Dec. 13, 2011 -- The National Transportation Safety Board today urged all U.S. states to ban drivers from using electronic devices while driving, including for text messaging.
The NTSB issued the recommendation after several investigations that found texting to be the cause of deadly accidents.
In Missouri, two people died and 38 were injured in a pileup in August 2010 after a 19-year-old driver rammed his pickup truck into the back of a tractor truck and was then hit by one school bus and then another. The teen was texting while driving, the NTSB found after an investigation, leading to today's ruling strongly recommending a ban on all mobile usage.
"According to NHTSA [National Highway Traffic Safety Administration], more than 3,000 people lost their lives last year in distraction-related accidents," NTSB Chairman Deborah A.P. Hersman said in a statement. "It is time for all of us to stand up for safety by turning off electronic devices when driving. No call, no text, no update, is worth a human life."
Though the NTSB doesn't have the power to enforce such a regulation, experts say the recommendation itself would have significant implications.
"No one of the NSTB's stature has made a recommendation like this. It will make a qualitative difference," said Barbara Harsha, executive director of the Governors Highway Safety Association.
She added that the change is likely to come over time and will be "dependent on technology that will prohibit the use of these devices while the car is in motion."
Consumers can buy, and some cars are equipped with, bluetooth technology that wont' let drivers answer their phone or text while driving. It sends an automatic message that the person is driving and will return the call. The technology is in its infancy but many see it gaining more traction.
"As that technology is more widespread, the policy will go along with it," Harsha said.
The biggest challenge, however, will be imposing regulation at the state level. In a political climate where states are increasingly sensitive about overregulation, observers say it remains to be seen whether NTSB's recommendation will go into effect.
"It could be significant because it is the expert agency at the federal level. But I think the state legislature will have to pass legislation and we're not in a climate of strong regulation, so it's just not clear" how big of an impact today's recommendation will have, said Carl Tobias, a professor of law at the University of Richmond.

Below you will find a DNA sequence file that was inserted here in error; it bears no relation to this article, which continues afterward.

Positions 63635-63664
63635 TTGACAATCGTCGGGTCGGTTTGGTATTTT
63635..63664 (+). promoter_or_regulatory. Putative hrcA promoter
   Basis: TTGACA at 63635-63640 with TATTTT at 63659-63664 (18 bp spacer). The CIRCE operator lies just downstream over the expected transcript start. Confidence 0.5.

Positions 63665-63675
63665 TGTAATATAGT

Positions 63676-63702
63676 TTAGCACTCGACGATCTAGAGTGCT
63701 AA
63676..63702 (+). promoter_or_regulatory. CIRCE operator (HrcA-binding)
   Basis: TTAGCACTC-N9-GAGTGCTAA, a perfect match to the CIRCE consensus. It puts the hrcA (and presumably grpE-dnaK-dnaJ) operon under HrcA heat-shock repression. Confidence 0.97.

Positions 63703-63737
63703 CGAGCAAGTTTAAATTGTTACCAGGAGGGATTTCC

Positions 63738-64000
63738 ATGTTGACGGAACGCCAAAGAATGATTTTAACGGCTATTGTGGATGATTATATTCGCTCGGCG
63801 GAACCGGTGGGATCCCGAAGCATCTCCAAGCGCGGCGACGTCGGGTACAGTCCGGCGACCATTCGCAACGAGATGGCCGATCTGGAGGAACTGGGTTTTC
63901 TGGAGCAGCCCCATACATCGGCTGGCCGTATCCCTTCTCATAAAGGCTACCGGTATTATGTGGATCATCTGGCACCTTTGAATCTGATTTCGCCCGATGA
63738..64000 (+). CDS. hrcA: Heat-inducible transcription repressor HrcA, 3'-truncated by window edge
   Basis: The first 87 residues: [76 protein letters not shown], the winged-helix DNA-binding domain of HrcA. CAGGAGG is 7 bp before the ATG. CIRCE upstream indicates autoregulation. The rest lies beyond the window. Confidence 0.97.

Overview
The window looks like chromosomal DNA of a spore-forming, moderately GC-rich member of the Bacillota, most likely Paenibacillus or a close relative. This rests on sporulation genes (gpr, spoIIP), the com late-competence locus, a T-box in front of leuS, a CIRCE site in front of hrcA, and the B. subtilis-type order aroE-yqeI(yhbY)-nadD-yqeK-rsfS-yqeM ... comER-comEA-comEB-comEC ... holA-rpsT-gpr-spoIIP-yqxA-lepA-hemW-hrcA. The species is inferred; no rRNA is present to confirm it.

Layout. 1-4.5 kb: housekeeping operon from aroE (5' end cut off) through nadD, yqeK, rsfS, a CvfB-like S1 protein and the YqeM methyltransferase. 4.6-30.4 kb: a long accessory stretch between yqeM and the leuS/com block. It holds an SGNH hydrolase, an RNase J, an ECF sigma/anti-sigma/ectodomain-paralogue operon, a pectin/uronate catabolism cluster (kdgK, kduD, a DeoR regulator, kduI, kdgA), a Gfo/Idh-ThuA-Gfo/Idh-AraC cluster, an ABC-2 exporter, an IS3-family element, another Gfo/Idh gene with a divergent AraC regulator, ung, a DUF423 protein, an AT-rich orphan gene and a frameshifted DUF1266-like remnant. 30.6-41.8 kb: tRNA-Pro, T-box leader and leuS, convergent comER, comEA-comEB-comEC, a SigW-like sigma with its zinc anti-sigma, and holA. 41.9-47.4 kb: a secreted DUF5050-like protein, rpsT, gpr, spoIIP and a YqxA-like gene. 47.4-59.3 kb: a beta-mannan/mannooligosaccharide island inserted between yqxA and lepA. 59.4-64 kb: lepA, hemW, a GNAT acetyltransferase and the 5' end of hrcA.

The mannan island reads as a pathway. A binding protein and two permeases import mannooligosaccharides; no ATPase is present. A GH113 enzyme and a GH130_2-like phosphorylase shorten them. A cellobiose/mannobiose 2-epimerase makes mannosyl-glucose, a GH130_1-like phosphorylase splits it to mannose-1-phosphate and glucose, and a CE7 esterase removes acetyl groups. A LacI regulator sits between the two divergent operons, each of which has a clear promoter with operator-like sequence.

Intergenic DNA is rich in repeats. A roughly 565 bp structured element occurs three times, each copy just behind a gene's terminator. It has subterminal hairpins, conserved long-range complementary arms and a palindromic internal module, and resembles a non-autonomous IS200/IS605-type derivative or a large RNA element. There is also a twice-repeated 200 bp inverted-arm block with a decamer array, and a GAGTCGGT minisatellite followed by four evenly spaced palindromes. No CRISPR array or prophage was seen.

Distracted driving, which includes texting and talking on a cell phone, is a major cause of death on the road. In 2009, more than 5,400 people died and nearly 550,000 were injured in crashes linked to distraction, according to the Department of Transportation.
Because the problem is rampant among teen drivers, some groups that have advocated for a ban -- including one led by Oprah Winfrey -- have launched aggressive campaigns to target this vulnerable group.
But some experts say that while the problem exists, the science behind the numbers doesn't support a ban.
"There is no doubt that cell phone use and texting is a problem. But the simplistic studies that have been done by the government do not account for the situational use of cell phones," said Fred Mannering, professor of civil engineering at Purdue University and associate director for research at the Center for Road Safety. "The government really does not know if cell phones are being used in traffic situations that require high attention or are high risk, for example, merging on a congested freeway, or in low risk situations, for example on an rural freeway with no surrounding traffic."
Nine states, the District of Columbia and the Virgin Islands, already bar drivers from using any electronic devices while driving. Thirty-five states and D.C. ban texting while driving. But virtually all states allow drivers to use hands-free devices, even though talking can be a distraction.
An overwhelming number of Americans support a ban on texting while driving.
A CBS News poll conducted in May found that 94 percent of Americans said they believed texting while driving should be outlawed.
But despite that view, a record number of Americans are using their electronic devices while on the road. Forty-seven percent of all adults surveyed in a Pew poll in June, 2010 conceded that they had at least once sent or read a text message while they were behind the wheel.
An NHTSA survey released last week found that nearly two out of every 10 drivers and half of drivers ages 21 to 24 said they are texting while driving. According to the survey, drivers younger than 25 are two to three times more likely than their older counterparts to read or send text messages or emails.
The problem is so rampant that even the White House held a summit in 2009 to discuss legislative action to ban texting while driving. President Obama signed legislation that would bar federal employees from texting behind the wheel.